Donald Trump came into office following a campaign during which he spoke repeatedly of how dangerous and crime-ridden the United States has become. That description didn't match reality for most Americans, whose safety hasn't been at a higher level in years. Now Trump's new Attorney General, Jefferson Beauregard Sessions, has turned the volume up another notch, claiming that we are at the beginning of a permanent trend of increased criminal activity.
This is what Sessions said:
"We have a crime problem. I wish the blip — I wish the rise that we’re seeing in crime in America today were some sort of aberration or a blip. My best judgment, having been involved in criminal law enforcement for many years, is that this is a dangerous permanent trend that places the health and safety of the American people at risk."
Experts disagree with Sessions' assessment. Jerry Ratcliffe, director of Temple University's Center for Security and Crime Science, told The Guardian,
"Jeff Sessions is the first person who suggested this is a permanent trend. I don’t think anyone from a data perspective would agree with it."
FBI statistics show that there was an uptick in violent crime over the first half of 2016 compared to 2015, which is the most recent data available. But at the same time, property crime, with the exception of motor vehicle theft, continued to decline. The first half of 2016 marked the second consecutive year that had seen a mild increase in violent crime over the year before, but, as statisticians will tell you, two years is not enough to establish a trend.
Trump recently threw out a completely false statistic, saying that the murder rate was the highest it has been in 47 years. Not even close. In 2015 that rate stood at 4.9 murders per 100,000 population. While that does represent an increase over the previous five years, it is still lower than the rate for any other year since 1964.
So why the lies about crime? I suspect there are several things at work here. First, Trump and Sessions are advancing a claim with no basis in fact that residents of big cities (read: "black people") are killing each other in record numbers. Their chatter about "dangerous inner cities" is a signal to police forces that increased crackdowns on things like Black Lives Matter protests will be supported by the Trump Justice Department. After all, they will argue, law enforcement has an obligation to protect law-abiding residents from murderous "thugs." Of course it's just a coincidence that those "thugs" happen to be part of the anti-Trump resistance.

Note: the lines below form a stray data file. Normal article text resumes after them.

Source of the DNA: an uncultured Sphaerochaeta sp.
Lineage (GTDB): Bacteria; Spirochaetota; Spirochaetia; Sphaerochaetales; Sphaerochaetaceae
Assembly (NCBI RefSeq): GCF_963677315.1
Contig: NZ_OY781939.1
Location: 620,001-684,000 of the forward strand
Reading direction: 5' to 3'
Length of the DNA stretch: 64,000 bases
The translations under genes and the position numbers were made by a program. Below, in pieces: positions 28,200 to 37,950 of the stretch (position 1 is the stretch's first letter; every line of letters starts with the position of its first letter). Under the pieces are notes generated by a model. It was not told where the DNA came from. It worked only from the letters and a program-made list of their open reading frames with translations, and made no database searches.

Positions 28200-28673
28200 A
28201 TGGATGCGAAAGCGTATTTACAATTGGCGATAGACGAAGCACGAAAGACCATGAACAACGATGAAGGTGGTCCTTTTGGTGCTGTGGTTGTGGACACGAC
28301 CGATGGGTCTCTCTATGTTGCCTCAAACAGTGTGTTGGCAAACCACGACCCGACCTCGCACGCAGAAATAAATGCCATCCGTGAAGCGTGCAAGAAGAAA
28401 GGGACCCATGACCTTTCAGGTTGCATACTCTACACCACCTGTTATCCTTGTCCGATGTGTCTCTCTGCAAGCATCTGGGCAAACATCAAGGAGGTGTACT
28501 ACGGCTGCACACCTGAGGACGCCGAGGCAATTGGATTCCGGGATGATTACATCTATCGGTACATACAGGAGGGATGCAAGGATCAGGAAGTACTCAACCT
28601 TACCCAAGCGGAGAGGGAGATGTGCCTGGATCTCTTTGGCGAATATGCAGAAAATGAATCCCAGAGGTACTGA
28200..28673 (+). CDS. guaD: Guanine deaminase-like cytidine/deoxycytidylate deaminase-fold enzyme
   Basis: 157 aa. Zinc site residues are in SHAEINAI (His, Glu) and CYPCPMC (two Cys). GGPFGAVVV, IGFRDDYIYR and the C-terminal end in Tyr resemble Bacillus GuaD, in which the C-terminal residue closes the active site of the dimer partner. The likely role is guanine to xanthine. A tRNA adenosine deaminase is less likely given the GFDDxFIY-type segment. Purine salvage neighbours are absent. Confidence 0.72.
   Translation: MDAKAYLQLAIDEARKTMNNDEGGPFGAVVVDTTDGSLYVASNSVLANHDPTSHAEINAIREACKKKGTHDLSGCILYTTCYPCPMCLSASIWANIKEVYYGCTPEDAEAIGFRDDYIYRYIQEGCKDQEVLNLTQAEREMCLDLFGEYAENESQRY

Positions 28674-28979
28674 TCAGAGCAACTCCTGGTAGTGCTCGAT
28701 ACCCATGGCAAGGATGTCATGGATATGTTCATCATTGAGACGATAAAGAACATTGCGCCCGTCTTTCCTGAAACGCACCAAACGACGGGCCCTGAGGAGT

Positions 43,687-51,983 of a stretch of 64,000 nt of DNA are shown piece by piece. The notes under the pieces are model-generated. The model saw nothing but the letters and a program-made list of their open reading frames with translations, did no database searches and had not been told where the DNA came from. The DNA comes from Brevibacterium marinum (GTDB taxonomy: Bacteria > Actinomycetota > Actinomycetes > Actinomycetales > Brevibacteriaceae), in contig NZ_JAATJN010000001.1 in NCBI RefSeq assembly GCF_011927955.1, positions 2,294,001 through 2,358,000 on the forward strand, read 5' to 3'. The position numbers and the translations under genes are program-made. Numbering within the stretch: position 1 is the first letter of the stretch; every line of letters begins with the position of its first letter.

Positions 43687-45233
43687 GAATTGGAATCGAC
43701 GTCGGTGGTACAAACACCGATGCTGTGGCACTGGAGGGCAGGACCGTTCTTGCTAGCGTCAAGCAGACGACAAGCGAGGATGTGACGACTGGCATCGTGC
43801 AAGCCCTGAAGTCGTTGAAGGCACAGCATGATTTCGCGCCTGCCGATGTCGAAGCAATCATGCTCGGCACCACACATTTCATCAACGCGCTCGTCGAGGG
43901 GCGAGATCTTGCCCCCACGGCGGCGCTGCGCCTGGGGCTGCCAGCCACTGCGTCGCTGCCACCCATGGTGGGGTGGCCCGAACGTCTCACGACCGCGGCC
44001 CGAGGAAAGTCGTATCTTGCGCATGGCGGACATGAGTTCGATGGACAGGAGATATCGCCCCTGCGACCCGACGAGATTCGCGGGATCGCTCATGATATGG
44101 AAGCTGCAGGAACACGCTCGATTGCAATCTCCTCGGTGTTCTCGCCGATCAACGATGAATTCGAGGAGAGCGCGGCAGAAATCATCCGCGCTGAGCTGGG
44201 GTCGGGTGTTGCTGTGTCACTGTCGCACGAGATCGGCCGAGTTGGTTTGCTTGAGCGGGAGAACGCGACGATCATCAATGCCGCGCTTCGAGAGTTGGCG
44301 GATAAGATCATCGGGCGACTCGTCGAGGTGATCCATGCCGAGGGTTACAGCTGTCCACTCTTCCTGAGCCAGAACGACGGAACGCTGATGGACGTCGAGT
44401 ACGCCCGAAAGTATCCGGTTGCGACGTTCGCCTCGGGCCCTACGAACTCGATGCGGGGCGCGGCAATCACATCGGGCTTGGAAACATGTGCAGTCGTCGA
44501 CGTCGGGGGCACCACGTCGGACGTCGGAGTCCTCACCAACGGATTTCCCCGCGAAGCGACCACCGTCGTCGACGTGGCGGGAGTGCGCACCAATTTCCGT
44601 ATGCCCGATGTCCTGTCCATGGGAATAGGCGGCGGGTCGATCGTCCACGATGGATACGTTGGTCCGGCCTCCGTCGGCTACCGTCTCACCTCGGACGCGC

Second, the claim of a new crime wave allows for a reinvigorated war on drugs. Arresting low-level drug dealers and users is easy picking for police departments, and new drug sweeps through poor urban neighborhoods will allow Trump's "law and order" administration to brag that his get-tough policies are getting criminals off the streets, even if those "criminals" are nothing more than non-violent drug users.
Third, increased arrests and convictions will lead to a greater need for prison space, which of course means more for-profit prisons. Corrections Corporation of America, the country's largest for-profit prison company, says marijuana legalization hurts their bottom line. Sessions reportedly once said he thought the Ku Klux Klan was alright until he found out they smoked pot. The war on legalized and medical marijuana that is coming promises to work out nicely for the bottom line of those who profit from incarceration.
Finally, the whole notion of a crime wave plays well to the GOP's racist base. Rural white Trump supporters who have never been to cities like New York or Boston seem convinced that urban areas are dangerous hellholes where good folks fear to go. Watching police arrest an endless string of people of color on the nightly news allows them to believe that their heroes are cleaning up those terrible "ghettos" that Trump referred to during the campaign. Little do they know that the violent crime rate in urban areas is similar to that of rural areas. They also don't know that most American cities, including Trump's favorite target when talking about crime, Chicago, are much safer places now than they were 20 years ago.
The Trump/Sessions claims about crime put them in a comfortable spot politically. If the recent upward movement in the crime rate turns out to be the blip that experts believe it is, and the rate once again begins to move downward, Sessions and his boss can declare that their programs have been successful, and possibly push for even more draconian law enforcement to keep things moving in the right direction. If the rate does continue to climb over the next year or two Sessions can proclaim that his prediction of a permanent increase has come true and still push for tougher policing. They literally can't lose, no matter how things play out. The losers will be the people, most of them poor and of color, who will become the pawns in this game.